Roaring Creek CG to Sealttle

Wednesday, July 6, 2016
Disc Trucker

It was cold in the mountains so I kept on riding.

Got up early but was in no hurry to get going. Seemed like it would be a nicer day. Nothing much exciting from where I camped to the tunnel. The headwind was gone so it was very easy riding. There were some signs for the train stops that used to be.

Got my lights on and started riding into the tunnel. My light seemed inadequate, I suppose because my eyes were not yet acclimated to the dark. Almost from the start I could see the light at the end of the tunnel 2 miles away. I saw another, whiter light coming towards me. It was a woman heading for Cle Elum. First cyclist I met on the trail was in the tunnel. As I continued on I started making up a song "There's a light at the end of the tunnel ...". It never came together but it had a nice sound. And then I was through. There were some picnic tables so I stopped for a snack. The sun was out and it felt warmer, but as soon as I started riding it was cold again. Now the 2% grade was downhill and I was riding faster. I was doing 8-9 mph uphill and now I was doing 12-14. The surface improved as well with less loose gravel. I met another pair of cyclists that were headed for Ellensburg, and another one headed to the tunnel and back. Soon there were more people out for day rides. There was also a class of kids learning rock climbing.

Passed the first of two campgrounds which looked pretty nice with spots off in the woods and one right on a creek. Got to the second campground, where I was planning on staying, and it was not so nice. Plus it was cold, and early in the day. I only had about 18 miles. So I kept going thinking maybe there would be other places to camp, but the realization that I would ride all the way to Seattle kept growing.

The JWPT ended and the Snoqualmie Valley Trail began with little disruption. In some ways this part of the trail was even nicer as it was very green and followed the Snoqualmie River. After about 10 mile on this there was a bridge across the river and then a steep set of stairs down to a road. I could see a sign that the trail continued after the road, but I did not want to negotiate those stairs so I headed back about a mile to the last cross road. I had Google Maps reroute from there and kept riding. It never took me back to the Snoqualmie Valley Trail. Instead it took me through the town of Snoqualmie and then got me lost in a neighborhood. Once again I was saved by a local. Brent or Brett was out on a road bike and offered to guide me to the Snoqualmie-Preston trail. We wound around neighborhoods, through a no-cars access road, and down a really steep hill. I don't know how I ever would have found it. He said goodbye at the trailhead and headed home while I continued, now back on course. This trail was paved but soon turned to dirt single track down a steep switchback trail. I had to walk. I would have walked even on a mountain bike. At the bottom it continued a long a road and then back into the woods on a nice paved bike path.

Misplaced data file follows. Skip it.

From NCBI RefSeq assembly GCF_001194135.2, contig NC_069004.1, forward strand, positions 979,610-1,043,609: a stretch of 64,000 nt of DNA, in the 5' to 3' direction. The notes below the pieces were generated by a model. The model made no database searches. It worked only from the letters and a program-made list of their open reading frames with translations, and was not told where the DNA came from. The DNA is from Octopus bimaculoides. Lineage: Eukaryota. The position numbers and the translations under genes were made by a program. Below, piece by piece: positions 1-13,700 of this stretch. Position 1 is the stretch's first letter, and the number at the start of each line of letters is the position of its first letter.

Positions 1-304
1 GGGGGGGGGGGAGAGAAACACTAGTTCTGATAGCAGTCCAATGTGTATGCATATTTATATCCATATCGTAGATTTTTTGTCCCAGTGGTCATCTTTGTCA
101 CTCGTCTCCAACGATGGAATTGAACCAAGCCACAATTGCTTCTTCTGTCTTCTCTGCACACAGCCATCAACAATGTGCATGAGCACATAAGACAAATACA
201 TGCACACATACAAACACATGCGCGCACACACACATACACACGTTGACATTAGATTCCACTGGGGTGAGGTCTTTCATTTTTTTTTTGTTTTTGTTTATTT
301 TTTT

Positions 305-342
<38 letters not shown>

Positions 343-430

This was also the name of the big reservoir I was camped next to.


There were sign posts for the trailheads but not the campgrounds.


Snoqualmie Tunnel
It was long and dark but I could see the light at the end the whole way.


From a trestle
There were several really high trestles on the west side. Awesome but not quite as spectacular as I remember the ones on the Hiawatha trail.

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I stopped to eat some salmon berries and then looked on the other side of the trail and there were thimble berries.


Snoqualmie River
Now on the Snoqualmie Valley Trail with views of the Snoqualmie River.